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Instagram-Live: Interview with Russian Champion Aleksandr Vlasov

In the interview with the commentator of Eurosport Russia Sergey Kurdyukov, Astana Pro Team rider Aleksandr Vlasov talks on his debut in the Kazakh team, Italian races, start of career, first big win and his role in the team.

Presented by: Samruk-Kazyna Trust

First year with Astana Pro Team, the very first race…and here you are, with a stage win plus a podium place right away! You were off to a good start indeed!

- The puzzle didn’t miss a single piece for the Tour de la Provence. A solid base built in two training camps, first in Calpe, then in Tenerife, great motivation to make the best of the debut in my new team, and, last but not least, good legs. The team had a strong line-up, I rode with a super strong key rider like Alexey Lutsenko, I felt great – what else could I wish for? There was no alternative for me but to attack.

The start list of the race didn’t lack big names, to put it mildly. Did it feel like baptism of fire?

- Well, I didn’t expect such an impressive field so early in the season, but I was mentally prepared to face it. Last year I rode quite a bit with top guys, the philosophy is simple: if you pin up the number and feel good, just go on and ride your race.

I’m sure you won’t be quick to forget the battle with Nairo Quinatna. Do you share the popular point that changing teams did him a lot of good, and now he can be as strong as never before?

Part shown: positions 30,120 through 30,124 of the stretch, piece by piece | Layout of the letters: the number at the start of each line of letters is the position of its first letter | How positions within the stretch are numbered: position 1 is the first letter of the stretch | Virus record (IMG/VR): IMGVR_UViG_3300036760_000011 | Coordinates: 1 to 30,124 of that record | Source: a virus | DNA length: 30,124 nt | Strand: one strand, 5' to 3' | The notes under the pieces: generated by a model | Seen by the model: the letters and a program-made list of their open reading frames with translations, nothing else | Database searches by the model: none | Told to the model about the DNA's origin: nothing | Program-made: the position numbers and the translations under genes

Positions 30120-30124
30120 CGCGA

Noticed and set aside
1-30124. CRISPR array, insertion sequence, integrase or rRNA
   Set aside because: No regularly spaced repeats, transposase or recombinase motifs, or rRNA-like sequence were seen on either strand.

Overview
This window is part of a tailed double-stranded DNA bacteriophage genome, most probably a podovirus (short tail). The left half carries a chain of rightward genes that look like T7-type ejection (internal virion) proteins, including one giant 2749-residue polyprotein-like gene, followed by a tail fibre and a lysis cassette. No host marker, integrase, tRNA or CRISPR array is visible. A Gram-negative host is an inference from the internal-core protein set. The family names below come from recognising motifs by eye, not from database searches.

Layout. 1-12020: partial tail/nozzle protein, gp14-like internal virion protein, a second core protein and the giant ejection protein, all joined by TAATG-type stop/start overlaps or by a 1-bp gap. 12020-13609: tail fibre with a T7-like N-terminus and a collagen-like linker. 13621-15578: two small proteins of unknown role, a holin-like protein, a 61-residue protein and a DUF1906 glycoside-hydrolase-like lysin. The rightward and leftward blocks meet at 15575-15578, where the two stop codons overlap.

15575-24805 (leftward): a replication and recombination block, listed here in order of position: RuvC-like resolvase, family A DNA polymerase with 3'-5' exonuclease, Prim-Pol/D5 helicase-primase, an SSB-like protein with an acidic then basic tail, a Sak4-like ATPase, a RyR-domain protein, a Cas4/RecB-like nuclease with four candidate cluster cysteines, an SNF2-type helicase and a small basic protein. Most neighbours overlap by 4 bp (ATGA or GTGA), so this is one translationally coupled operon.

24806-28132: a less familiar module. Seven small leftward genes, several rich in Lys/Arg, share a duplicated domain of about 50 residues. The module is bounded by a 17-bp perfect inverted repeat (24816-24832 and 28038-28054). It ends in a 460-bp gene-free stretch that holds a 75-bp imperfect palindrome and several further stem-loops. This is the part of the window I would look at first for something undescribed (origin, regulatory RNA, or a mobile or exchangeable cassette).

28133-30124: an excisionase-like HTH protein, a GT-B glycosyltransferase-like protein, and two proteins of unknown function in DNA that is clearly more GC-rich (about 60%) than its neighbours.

- I’m not the one to compare, but in this race, yes, he gave out a very solid ride. In the Mont Ventoux stage he rode away in a pretty impressive fashion. There were three of us, me, Alexey and the English guy, each of us pulled steadily, I saw the watts afterwards, yet there was no way catching him.  

What type of a rider do you see yourself as? And what is your dream race to win in this capacity?

- I am climber who can ride a good time trial. That’s the formula which, as I hope, makes me a GC specialist. My palmares show it clearly, too: last year I made the top ten in seven stage races on end, finishing on the podium in three of them. As to the big dream to turn one day into the ultimate goal – it’s definitely the Giro! I love the country, love the Italian fans, the type of the route, the legends – everything. I grew up as a pro in Italian races, and my first notable win was two years ago in the U-23 version of this race, a step in the right direction, wasn’t it? Among the monuments Il Lombardia is the most cherished dream too.